The word euthanasia is derived from the Greek words ‘eu’ which means good and ‘thanotos’ which means death. The word literally means good death’. The term is commonly known as ‘mercy killing’. It is legally and medically defined as ‘an act of terminating or ending the life of an individual who suffers from an incurable disease or situation especially painful’. In common words, euthanasia means intentional killing by an act/omission of person whose life is felt is not to be worth living.
Euthanasia has been classified into two forms based upon the method by which they are performed:
1. Passive Euthanasia – It is defined as hastening the death by removing the life support and letting the death by natural phenomenon. The above method is practiced where the chance of recovery of the patient is uncertain. It is only done to allow the death naturally. This method involves omission to perform the extraordinary acts like removal of life support system, stopping food and water and allowing natural death by de-hydration or not allowing CPR (cardio-pulmonary-resuscitation).
2. Active Euthanasia – It is an act done in mercy, to end the suffering or a painful and meaningless existence. The above method is done through administering some external source into the patient. For example, lethal injection such as sodium pentothal to hasten the death.
Euthanasia is classified into three forms on the basis of consent:
1. Voluntary –The person himself seeks the plea for commission of euthanasia. The patient makes a request orally or written, preferring euthanasia rather than to continue living in suffering. Under voluntary request both passive euthanasia and active euthanasia can be practiced.
2. Involuntary –A person is incompetent to consent to the decision of euthanasia. This method includes cases of brain-dead, coma patients, etc.
3. Non-voluntary –A person is competent yet non-consenting to the decision of euthanasia. This form is direct homicide.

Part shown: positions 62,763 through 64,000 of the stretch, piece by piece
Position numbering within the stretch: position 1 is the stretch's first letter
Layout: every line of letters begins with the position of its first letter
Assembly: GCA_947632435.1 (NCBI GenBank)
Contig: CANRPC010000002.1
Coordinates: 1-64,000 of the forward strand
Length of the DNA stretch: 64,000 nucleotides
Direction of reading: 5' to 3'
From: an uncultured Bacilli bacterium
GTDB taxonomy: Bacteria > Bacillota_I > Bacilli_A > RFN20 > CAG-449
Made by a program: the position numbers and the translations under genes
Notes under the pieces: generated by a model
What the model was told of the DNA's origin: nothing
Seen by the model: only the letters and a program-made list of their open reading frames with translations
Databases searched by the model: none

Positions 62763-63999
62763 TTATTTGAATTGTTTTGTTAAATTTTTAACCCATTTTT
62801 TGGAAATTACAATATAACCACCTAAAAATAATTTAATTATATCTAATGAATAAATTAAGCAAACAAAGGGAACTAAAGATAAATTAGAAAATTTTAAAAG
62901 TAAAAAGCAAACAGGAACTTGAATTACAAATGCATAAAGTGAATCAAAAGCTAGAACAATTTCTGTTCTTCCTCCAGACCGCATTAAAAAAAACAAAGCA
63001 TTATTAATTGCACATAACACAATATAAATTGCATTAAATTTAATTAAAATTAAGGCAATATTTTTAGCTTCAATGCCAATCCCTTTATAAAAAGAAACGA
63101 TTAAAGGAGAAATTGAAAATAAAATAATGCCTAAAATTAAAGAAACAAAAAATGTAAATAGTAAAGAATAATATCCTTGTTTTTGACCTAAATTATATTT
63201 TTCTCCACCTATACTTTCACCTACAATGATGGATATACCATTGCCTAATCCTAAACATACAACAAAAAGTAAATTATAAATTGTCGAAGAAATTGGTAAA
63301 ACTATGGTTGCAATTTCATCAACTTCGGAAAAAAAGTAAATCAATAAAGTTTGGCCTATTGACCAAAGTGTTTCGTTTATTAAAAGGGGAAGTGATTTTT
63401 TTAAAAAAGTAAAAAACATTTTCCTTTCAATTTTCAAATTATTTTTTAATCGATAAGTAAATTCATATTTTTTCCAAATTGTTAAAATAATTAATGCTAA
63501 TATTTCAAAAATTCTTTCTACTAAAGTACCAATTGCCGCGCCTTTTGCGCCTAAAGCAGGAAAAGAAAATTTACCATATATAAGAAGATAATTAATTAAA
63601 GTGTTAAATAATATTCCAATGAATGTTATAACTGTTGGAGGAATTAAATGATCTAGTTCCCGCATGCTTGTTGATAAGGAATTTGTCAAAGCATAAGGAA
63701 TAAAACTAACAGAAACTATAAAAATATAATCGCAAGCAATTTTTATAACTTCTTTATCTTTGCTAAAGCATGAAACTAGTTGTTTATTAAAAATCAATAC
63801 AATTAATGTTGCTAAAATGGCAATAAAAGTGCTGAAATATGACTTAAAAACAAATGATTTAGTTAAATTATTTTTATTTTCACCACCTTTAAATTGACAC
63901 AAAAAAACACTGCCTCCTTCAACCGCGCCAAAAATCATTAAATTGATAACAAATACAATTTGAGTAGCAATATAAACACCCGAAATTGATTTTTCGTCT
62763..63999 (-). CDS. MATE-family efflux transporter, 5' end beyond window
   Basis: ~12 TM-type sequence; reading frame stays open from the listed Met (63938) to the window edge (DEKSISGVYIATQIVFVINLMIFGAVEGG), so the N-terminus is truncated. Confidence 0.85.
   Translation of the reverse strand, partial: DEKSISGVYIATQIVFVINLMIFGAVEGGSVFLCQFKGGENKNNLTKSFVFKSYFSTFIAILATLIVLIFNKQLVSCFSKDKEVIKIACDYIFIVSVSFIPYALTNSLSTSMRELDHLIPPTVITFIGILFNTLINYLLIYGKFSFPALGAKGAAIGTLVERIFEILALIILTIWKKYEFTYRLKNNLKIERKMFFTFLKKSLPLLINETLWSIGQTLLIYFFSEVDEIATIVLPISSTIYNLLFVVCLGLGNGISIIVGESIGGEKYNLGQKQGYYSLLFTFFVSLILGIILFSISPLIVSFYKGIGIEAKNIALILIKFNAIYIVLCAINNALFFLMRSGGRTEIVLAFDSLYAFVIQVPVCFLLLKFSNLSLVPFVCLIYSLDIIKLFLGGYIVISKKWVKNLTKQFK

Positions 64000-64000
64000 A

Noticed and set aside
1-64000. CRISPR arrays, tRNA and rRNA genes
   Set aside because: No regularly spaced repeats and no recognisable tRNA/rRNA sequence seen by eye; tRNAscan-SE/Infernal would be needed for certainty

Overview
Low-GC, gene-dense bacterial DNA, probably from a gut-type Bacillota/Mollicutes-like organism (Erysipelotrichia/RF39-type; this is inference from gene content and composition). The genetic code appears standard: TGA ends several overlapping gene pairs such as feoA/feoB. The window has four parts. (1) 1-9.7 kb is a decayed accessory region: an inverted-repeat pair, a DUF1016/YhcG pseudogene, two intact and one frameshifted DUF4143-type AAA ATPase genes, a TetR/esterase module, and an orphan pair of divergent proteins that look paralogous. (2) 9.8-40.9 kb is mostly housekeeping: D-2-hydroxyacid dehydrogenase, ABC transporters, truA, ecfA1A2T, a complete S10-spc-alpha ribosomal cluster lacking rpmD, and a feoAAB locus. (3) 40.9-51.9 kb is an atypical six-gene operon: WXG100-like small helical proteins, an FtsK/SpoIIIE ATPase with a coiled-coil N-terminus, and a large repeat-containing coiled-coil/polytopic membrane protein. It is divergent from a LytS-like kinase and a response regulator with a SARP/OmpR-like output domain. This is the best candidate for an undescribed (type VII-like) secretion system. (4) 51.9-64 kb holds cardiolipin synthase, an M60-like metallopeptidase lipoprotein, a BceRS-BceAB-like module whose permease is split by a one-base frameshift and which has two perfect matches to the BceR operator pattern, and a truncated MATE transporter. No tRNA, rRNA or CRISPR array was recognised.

Other relevant terms with respect to euthanasia that deserve a mention here are enumerated below:
1. Physically Assisted Suicide (PAS): PAS is a semi-passive form of euthanasia, whereby the medical practitioner prescribes or introduces the right amount of lethal dose for the termination of life at the request of the patient itself. The dose may either be self–injected by the person or the same be made available to the patient who himself/herself injects or inhales the lethal dose.
2. Permanent Vegetative State (PVS)-It is a state whereby a patient is in a vegetative stage. In this state, he/she no longer is capable of sustaining on his/ her own means and is on support of any or many life support systems or even other individuals (including family, relatives, doctor, medical staff, etc.) to perform basic human functions.
3. Terminal disease – It refers to an incurable and irreversible disease or condition that has been medically confirmed and will, within reasonable medical judgment, produce death.
4. Advanced medical directive – Also termed as ‘living will’, it is a directive given by a person, desiring that he/she may not be given extra-ordinary medical treatment in case of his/her terminal illness. Such a directive to be legal, must be voluntary, competent and in advance.
1. The period of the Greeks and the Romans accounts for practicing suicide and assisted suicide without attaching any social dilemma. The medical field was not so evolved and was never a noble profession till that part of the history. The present advocacy of allowing euthanasia is based on the ideas of autonomy and individual rights, which are themselves the gospels of ancient Greeks and Romans.